I know too little about Goliath and David to be able to answer your assertion. All I know is that Goliath was big, David was little. And in the end – if memory serves me right – David won over Goliath. Except, Priya, between you and me there is no competition. There is nothing you have to prove to me. Neither have I ever felt the need to prove anything to anyone. I don’t do muscle. All I do is ‘word’. And all I hope for is that we sharpen our minds at each other as the knife does when, well, being sharpened. Only the blunt hurt.

            As to my father, a difficult man, yet a man dear to my heart: You totally misunderstand. It wasn’t easy and, yes, at times it would have been good if he had acknowledged my success (not least my essay on Kafka which my teachers deemed worthy of post graduate University merit when I was still only 17) but I learned a valuable lesson from him (when It comes to writing): You know what? The headline should never read: Dog bites man. Oh no: Man bites dog. So much more catching.

            Where were we? Angst. I cannot urge you enough to relax. Enjoy your baby. There will be plenty of time to indulge your other interests.

            You talk about ‘guts’. You wanted to hear that you have some. You do have guts, Priya. Any of us putting ourselves out on here, on the market place of the web, do [have guts]. But having guts means to be able to take the punches too, read between the lines – and just READ. Paying attention. If writing is a navel gazing experience count me out of it. Though I will gaze at your navel if you want me to. I give my time freely. Which is why I waste so much (not in my eyes, but in those of others). Be yourself, Priya. Life is not a competition. And trust others. Even the dreaded Monster that I am in your eyes,

            U

            Comment by Ursula — September 17, 2012 @ 13:47 | Reply

          • Yes, Ursula, there is no competition between you and me. There never was, there never will be! Largely because I do not like to compete (and seems to me you do not like competition either.)

            Let’s carry on with the introductions. My little girl, Bela, is a delight to be with (as must be all children for their parents). I’ve restarted my work recently (I translate from German into English) and find that the few hours I spend without her are onerous, even though they somehow revitalise me. In turn, begin with her is an instant pick-me-up from the ennui of translating boring texts and mundane this-and-that. It is extremely tiring. But very exciting nevertheless.

            That’s it for now.

            P.S. Like yesterday, I am going to post your and my responses on my blog for my readers, too.

            Comment by Priya — September 18, 2012 @ 06:10 | Reply

            • Priya (i looked up the meaning of your name – how very lovely), good to hear from you again, continuing the conversation.

              As to your little Bela: Enjoy her. One moment you hold your babe in arms – in wonderment, the next your son will pick you up like a feather, will have to bend down to kiss you on your forehead. Next week he’ll be 21. 21 wonderful years of my life. My friends – some of whom were not quite as enchanted with motherhood – used to groan: “Yes, yes, yes, Ursula, we know: You love THIS phase too.” And I did. I loved every phase. Still do. Mind you, he made/makes it so very easy for me to be his mother. Most laid back person I have ever known.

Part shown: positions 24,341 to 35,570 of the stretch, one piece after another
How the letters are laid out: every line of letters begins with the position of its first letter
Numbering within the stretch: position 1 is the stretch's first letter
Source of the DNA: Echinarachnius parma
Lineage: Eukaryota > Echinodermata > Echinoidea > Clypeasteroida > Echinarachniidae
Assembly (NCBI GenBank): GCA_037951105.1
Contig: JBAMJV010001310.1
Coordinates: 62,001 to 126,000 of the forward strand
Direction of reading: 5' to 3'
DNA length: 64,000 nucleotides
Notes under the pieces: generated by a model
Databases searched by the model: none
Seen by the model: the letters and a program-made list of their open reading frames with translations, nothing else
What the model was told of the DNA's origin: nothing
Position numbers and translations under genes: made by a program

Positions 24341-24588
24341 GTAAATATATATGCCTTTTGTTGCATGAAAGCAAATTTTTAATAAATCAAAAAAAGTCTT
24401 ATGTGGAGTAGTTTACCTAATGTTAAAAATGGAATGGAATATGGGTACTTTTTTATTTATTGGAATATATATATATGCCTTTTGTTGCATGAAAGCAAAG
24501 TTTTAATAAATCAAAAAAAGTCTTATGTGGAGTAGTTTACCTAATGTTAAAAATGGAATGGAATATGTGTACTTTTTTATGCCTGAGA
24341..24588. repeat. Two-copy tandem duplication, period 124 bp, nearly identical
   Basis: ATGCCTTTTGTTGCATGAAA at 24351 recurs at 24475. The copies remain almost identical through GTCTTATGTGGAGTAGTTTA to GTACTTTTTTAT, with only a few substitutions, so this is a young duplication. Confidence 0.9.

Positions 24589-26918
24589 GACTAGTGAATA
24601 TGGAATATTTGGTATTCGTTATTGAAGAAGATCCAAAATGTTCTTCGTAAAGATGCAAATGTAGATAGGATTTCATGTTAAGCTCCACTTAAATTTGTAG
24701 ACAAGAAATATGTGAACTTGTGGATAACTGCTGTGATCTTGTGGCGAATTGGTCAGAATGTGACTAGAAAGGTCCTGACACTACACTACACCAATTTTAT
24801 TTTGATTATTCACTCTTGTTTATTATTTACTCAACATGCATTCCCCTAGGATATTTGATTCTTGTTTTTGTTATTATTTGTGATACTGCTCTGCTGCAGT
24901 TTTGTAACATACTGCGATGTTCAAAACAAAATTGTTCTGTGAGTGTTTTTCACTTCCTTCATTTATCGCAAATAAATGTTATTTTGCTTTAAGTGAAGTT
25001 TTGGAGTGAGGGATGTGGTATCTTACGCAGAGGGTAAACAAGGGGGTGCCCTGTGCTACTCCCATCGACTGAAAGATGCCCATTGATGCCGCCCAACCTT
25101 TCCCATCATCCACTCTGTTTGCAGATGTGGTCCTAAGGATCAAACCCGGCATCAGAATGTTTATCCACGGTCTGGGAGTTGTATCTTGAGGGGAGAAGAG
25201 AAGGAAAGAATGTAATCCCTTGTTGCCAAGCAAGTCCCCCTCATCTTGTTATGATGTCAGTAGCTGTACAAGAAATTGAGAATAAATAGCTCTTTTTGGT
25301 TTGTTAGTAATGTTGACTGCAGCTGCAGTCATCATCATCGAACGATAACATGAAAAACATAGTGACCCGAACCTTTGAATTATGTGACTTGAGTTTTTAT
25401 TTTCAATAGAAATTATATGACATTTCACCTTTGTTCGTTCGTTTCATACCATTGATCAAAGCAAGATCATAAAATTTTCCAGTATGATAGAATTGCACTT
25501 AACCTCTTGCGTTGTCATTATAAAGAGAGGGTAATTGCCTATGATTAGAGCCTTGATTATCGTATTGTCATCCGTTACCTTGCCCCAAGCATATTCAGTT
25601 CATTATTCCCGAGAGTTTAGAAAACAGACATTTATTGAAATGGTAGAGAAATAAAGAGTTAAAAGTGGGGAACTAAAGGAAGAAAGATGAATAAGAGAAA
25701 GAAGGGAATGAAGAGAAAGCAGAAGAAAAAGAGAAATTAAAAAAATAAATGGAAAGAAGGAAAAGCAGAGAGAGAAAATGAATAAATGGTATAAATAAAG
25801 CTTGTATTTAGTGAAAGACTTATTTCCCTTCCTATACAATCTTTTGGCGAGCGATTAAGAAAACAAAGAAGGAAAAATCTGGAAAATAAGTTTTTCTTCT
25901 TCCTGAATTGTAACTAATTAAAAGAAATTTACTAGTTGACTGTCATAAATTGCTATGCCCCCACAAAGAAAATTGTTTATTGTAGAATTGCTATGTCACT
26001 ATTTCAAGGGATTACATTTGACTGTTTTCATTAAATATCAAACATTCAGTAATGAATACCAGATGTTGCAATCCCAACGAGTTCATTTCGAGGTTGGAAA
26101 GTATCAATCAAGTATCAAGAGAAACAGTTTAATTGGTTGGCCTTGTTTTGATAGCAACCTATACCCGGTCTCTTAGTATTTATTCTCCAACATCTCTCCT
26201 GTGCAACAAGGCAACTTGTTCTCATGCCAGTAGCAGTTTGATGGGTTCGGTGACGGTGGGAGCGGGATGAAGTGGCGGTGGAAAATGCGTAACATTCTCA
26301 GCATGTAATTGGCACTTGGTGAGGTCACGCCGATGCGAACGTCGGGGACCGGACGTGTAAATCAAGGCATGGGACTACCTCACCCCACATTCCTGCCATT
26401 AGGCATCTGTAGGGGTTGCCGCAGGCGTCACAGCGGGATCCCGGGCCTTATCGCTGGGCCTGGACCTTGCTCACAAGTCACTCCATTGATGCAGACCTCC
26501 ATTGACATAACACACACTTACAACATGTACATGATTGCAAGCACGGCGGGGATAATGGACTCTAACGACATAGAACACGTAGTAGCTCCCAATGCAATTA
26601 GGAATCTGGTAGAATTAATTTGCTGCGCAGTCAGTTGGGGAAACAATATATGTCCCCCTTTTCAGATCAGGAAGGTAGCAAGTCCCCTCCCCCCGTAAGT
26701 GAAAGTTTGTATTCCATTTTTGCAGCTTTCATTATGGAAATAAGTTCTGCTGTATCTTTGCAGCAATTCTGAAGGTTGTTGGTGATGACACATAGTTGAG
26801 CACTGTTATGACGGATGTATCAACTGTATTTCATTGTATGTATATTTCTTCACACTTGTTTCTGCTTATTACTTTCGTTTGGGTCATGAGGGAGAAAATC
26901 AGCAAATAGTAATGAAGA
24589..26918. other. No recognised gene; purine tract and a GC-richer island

Worst thing, and it takes some getting used to, that the older your children get the less you can – physically – do for them. Other than being there should they or their friends need you. Listening to them. Even at three in the morning. Particularly at three in the morning. Yes, I am still on tap. At all times.

              You translate. Commiserations. It’s tedious. Not least because idioms often don’t translate well. A cultural thing. What one nation understands, imbibed with their mother’s milk as it were, makes little sense in another language. Even if it is just across the channel.

              I will read your ‘back catalogue’. And I am here. Remember: Even at three in the morning. Hell and damnation: Who needs sleep?

              All the best, blowing a little kiss to Bela,

              Ursula

              Comment by Ursula — September 18, 2012 @ 18:01 | Reply

              • Bela’s got your little kiss, Ursula. She is a little like your son. Laid back, patient and giving. I am blessed. I’ve loved every phase in these three months. Let’s see how the rest of the months and years fare. I have a suspicion I’m going to like them, too!

                Translations are tedious, yes. Especially of literature. I didn’t venture into that, although I wanted to.

                I’d be delighted if you read my what you call ‘back catalogue’. Haven’t been to write much except report what’s happening in my life. But that just might make for an interesting reading for all you know!

                Good to know you’re here. Really.

                Priya

                Comment by Priya — September 19, 2012 @ 15:14 | Reply

  5. Oh the irony! Despite the tongue-in-cheek playful nature of the title, the above discussion does seem to imply and rather justify the notion that we should all be responsible for our own fates. Others may in fact have the ability to influence our thoughts, but ultimately the choices we make, the actions we take, are very much ours – we need to own them. I’d hang around and chat some more, but I need to get a tea leaf reading shortly…

    Comment by Phil — September 17, 2012 @ 13:04 | Reply

    • Tea leaves, my foot. Phil, I’ll read you yours. This minute I am in witch mode stewing some stinking brew. Where are frogs when you need them?

      U

      Comment by Ursula — September 17, 2012 @ 18:28 | Reply